Date: Tuesday 11 September 2018
Author: Councillor Jim Millard
Title: Tenants Champion
I'm the Tenants' Champion at Richmond Council and my role involves helping residents who have long-running, unresolved issues with their social housing landlord. Since I took up the post we have received an unprecedented influx of new cases, and I have been working hard, along with my support officer, to resolve them.
When someone gets in touch the first thing we do is to contact them and talk to them about the issue in depth, taking the time to listen and understand what's going on and what needs to be done. I think when someone is in the middle of a difficult experience, which has been going on for some time, it's so important to feel properly listened to and understood.
What happens then depends very much on the issue. The fact I am independent in the dispute is important and I work hard to gain the trust of all parties involved. A key thing I have learnt about this role is the importance of being fair. Where I think a housing association or other body has done everything they can reasonably be expected to do, I will say so. Where they are at fault, or I think they could do more, I will be equally clear about that.
Talking of fairness, I think it's important to say that most of the time Housing Associations do a very good job. As an example, Richmond Housing Partnership, who provide a lot of the social housing in this borough, have received over 55,000 contacts from residents since April. The majority of these issues were resolved within two days, which is pretty impressive. It's a similar story with other housing associations. Of course, they can't always get it right and those are the instances that local councillors and we at the Tenants' Champion service tend to hear about.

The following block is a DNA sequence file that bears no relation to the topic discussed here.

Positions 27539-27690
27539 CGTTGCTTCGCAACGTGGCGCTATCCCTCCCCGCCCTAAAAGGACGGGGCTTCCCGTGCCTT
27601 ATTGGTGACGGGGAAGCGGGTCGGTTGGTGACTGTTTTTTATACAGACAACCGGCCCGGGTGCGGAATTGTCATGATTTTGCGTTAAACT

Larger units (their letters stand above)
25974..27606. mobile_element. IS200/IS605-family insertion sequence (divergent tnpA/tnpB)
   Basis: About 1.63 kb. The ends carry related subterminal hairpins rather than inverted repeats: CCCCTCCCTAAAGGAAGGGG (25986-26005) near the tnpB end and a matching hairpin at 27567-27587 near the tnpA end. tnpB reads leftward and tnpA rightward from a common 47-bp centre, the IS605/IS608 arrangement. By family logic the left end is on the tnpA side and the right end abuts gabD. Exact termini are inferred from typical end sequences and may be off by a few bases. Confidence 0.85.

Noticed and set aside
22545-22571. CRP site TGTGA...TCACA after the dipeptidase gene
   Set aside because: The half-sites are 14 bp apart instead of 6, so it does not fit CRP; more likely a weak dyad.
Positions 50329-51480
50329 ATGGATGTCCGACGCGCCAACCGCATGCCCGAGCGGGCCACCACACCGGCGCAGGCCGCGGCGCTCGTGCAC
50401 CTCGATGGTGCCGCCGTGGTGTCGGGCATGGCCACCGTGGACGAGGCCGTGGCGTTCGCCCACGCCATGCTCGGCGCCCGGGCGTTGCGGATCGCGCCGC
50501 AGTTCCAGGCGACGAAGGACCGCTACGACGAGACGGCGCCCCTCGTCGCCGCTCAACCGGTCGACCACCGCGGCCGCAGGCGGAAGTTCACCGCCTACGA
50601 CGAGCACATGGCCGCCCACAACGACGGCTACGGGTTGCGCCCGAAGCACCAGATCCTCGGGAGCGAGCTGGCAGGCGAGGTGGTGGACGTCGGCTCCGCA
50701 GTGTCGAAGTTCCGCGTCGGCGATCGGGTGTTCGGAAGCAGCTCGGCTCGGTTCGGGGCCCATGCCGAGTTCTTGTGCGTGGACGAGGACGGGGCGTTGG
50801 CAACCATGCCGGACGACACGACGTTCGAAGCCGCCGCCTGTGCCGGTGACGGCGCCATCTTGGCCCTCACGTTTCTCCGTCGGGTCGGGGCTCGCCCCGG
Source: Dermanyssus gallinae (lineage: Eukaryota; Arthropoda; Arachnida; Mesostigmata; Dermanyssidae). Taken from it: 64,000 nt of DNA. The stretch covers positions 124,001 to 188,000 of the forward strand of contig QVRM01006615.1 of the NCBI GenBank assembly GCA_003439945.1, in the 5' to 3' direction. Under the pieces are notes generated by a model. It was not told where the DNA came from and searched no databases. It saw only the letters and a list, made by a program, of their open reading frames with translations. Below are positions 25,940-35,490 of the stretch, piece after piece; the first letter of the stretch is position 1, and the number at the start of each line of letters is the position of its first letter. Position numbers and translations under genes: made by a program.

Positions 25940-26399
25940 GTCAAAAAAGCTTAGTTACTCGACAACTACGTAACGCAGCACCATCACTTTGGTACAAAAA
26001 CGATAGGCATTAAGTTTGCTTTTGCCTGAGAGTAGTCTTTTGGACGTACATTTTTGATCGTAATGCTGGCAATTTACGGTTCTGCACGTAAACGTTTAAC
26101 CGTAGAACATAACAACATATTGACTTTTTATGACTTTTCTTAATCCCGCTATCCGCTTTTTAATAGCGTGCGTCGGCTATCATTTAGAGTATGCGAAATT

Some of the most complex cases involve anti-social behaviour. In these situations, it's important for different agencies such as the police, social services and the council's anti-social behaviour team to work together closely with housing associations. We, as councillors, can sometimes have a useful role in encouraging and facilitating this, and the Tenants' Champion Interagency Forum was set up to do just that. I'm pleased to say on a case-by-case basis I have generally found housing associations working very closely with other agencies. A huge amount of work is done by some very dedicated people, but because the work is confidential they cannot say very much about it, and this can cause a bit of a problem with public perception, particularly amongst those who are living around the difficult behaviour. In these situations I want to make a difference by telling people just how much work is being done behind the scenes.
The Housing Associations we work with welcome our involvement and scrutiny because they want to be the best they can be. They are set up to run things in the best interests of their residents and they understand it is important that residents get a chance to have a say in how things are run. I am a big fan of people getting together to make a difference to their neighbourhoods. Engaging properly with residents is really important to this administration. We want to ensure that all residents, including the most vulnerable in our society, get a chance to have their say, and we expect the same of the housing associations that we work with.
If you need advice or assistance please don't hesitate to get in touch with me.
Updated: 18 September 2018